Women and Artery Disease
There are differences between men and women who have peripheral arterial disease (PAD). Many experts estimate that that PAD affects 20%-30% of women over the age of 70. Most experts also have concluded that PAD is often under-diagnosed and under-treated in women. Furthermore, women are underrepresented in many clinical studies to evaluate PAD treatments.
Sex Differences in PAD
Even though men and women can both have PAD, but the symptoms, risks and concerns for women are different from those of men.
Signs of PAD in Women
Women may not show signs of any disease. For this reason, women are said to have higher rates of asymptomatic or subclinical disease. This means that women are less likely to have symptoms of PAD in their legs, or they may not have severe enough symptoms for a doctor to classify as PAD.
Symptoms of PAD in Women
More often than men, women may have “atypical symptoms.” Typically, a person with PAD may have pain when they walk (called “claudication”), constant pain even when not walking or exercising (called “rest pain”) or wounds on the ankles or feet (“ischemic ulcers”). But women may not present with “typical” symptoms with PAD are more likely to have leg symptoms both at rest and while exercising, which can make PAD harder to diagnose in women. On average, women are diagnosed 10-20 later than men. Women with PAD also have higher rates of depression compared to women without PAD and men with PAD.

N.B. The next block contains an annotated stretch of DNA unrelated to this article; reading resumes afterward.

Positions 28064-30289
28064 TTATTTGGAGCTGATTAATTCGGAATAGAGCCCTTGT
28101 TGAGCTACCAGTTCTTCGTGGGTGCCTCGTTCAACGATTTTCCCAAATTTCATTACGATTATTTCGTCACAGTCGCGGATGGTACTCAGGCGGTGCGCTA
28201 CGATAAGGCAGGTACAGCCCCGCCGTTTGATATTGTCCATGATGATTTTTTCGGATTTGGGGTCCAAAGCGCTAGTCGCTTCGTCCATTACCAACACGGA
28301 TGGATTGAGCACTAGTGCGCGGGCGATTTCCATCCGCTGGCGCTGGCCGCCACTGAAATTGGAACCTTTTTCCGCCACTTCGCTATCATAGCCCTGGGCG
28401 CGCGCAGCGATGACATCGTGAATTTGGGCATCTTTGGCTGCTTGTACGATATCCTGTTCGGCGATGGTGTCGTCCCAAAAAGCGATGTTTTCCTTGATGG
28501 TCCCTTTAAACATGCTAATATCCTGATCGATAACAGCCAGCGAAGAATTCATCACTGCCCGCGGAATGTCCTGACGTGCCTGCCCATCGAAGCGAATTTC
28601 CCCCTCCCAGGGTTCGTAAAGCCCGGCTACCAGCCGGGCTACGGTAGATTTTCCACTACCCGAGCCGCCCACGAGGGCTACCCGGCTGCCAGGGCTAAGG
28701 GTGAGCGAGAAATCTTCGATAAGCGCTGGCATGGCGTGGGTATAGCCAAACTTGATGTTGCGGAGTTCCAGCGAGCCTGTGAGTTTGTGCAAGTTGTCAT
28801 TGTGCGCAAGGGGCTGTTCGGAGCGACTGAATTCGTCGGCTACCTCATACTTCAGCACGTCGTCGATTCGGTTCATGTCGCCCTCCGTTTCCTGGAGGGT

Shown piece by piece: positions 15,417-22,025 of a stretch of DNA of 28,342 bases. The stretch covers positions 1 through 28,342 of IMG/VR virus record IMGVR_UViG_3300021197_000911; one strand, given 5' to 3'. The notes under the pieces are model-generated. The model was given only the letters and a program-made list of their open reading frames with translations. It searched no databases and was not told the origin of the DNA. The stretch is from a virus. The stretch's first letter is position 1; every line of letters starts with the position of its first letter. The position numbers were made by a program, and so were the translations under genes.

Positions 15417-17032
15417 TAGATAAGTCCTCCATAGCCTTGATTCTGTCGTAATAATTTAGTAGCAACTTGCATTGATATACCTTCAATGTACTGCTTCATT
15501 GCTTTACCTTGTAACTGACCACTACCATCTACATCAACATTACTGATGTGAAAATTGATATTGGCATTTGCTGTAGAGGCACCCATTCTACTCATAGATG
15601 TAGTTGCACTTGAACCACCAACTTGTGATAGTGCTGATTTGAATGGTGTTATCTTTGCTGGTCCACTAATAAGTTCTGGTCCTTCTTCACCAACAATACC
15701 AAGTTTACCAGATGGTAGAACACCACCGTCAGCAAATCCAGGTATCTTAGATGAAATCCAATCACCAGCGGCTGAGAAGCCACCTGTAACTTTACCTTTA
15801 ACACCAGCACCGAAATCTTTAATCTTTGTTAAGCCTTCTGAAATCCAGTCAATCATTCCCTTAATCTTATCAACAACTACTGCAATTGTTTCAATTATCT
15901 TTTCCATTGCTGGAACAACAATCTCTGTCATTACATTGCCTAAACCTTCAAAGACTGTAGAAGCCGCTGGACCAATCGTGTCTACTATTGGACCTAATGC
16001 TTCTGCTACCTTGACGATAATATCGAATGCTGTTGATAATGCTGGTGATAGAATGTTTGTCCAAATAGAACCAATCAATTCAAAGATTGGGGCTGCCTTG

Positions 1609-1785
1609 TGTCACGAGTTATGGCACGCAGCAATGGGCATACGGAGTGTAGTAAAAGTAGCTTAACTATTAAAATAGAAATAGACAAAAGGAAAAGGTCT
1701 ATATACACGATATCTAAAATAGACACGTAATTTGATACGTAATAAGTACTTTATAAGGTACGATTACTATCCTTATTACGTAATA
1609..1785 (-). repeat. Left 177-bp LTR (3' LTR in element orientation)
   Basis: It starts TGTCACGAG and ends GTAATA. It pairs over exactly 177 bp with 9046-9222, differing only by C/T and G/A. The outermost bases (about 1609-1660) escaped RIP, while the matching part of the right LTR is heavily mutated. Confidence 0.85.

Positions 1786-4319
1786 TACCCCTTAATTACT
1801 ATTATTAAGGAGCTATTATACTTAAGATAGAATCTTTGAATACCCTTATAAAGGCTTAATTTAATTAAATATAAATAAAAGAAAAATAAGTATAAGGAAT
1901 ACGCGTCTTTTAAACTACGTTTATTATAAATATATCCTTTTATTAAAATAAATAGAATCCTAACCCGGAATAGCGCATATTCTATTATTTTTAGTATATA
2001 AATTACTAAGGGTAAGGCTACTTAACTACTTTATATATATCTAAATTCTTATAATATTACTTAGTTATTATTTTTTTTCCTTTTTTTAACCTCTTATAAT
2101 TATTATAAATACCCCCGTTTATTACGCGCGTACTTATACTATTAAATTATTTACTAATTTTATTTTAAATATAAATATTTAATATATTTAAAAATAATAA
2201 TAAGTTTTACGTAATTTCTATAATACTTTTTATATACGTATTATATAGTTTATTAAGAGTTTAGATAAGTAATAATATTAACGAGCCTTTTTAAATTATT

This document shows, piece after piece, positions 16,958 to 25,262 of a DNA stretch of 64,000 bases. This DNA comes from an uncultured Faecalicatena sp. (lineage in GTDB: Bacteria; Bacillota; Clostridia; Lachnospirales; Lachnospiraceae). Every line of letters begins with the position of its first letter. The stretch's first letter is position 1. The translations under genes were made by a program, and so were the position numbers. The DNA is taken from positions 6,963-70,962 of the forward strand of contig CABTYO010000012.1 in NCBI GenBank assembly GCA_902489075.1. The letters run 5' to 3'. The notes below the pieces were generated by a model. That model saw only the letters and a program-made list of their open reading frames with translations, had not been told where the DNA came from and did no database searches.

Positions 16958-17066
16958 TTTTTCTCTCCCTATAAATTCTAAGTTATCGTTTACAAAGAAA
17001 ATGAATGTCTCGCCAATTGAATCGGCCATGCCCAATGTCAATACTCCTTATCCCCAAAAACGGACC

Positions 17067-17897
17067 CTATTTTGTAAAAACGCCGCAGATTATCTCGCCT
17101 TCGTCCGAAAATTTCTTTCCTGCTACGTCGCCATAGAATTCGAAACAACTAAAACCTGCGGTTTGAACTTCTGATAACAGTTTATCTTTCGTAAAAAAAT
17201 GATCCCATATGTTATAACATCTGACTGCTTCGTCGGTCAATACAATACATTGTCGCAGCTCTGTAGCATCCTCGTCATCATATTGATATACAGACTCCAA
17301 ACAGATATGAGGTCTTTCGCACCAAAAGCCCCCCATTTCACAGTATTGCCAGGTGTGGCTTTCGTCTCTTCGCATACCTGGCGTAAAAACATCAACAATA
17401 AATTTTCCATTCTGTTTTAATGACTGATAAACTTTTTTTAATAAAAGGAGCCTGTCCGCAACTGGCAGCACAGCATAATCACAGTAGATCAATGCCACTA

Non-Hispanic Black women over the age of 70 are at the highest risk for developing PAD. Black women are also at highest risk of getting an amputation. Experts have linked vascular issues related to pregnancy (e.g., preeclampsia) with a higher risk of PAD. These women are also at risk for coronary artery and cerebrovascular disease. One study found that men were more likely to receive better risk factor prevention than women, even though some risk factors (diabetes, high blood pressure, and high total cholesterol) may be more common in women.
Response to Treatment
Even though exercise may reduce pain, a few studies have shown that after 1 year of exercise therapy, improvements in walking distance were a lot lower in women than in men. Women also may have a lower quality of life and lower health status.
Where can I be evaluated and treated for PAD?
Several nonsurgical and surgical treatment options are available to treat PAD. The first step is getting a thorough evaluation and diagnosis. At NVP, we have dedicated highly specialized vascular physicians to diagnose and treat your condition in a comfortable outpatient setting.
Contact us today.
Srivaratharajah K, Abramson BL. Women and Peripheral Arterial Disease: A Review of Sex Differences in Epidemiology, Clinical Manifestations, and Outcomes. Can J Cardiol. 2018 Apr;34(4):356-361. doi: 10.1016/j.cjca.2018.01.009. Epub 2018 Jan 31. PMID: 29571419.
Mentias A, Vaughan-Sarrazin M, Saad M, Girotra S. Sex Differences in Management and Outcomes of Critical Limb Ischemia in the Medicare Population. Circ Cardiovasc Interv. 2020 Oct;13(10):e009459. doi: 10.1161/CIRCINTERVENTIONS.120.009459. Epub 2020 Oct 20. PMID: 33079598; PMCID: PMC7583656.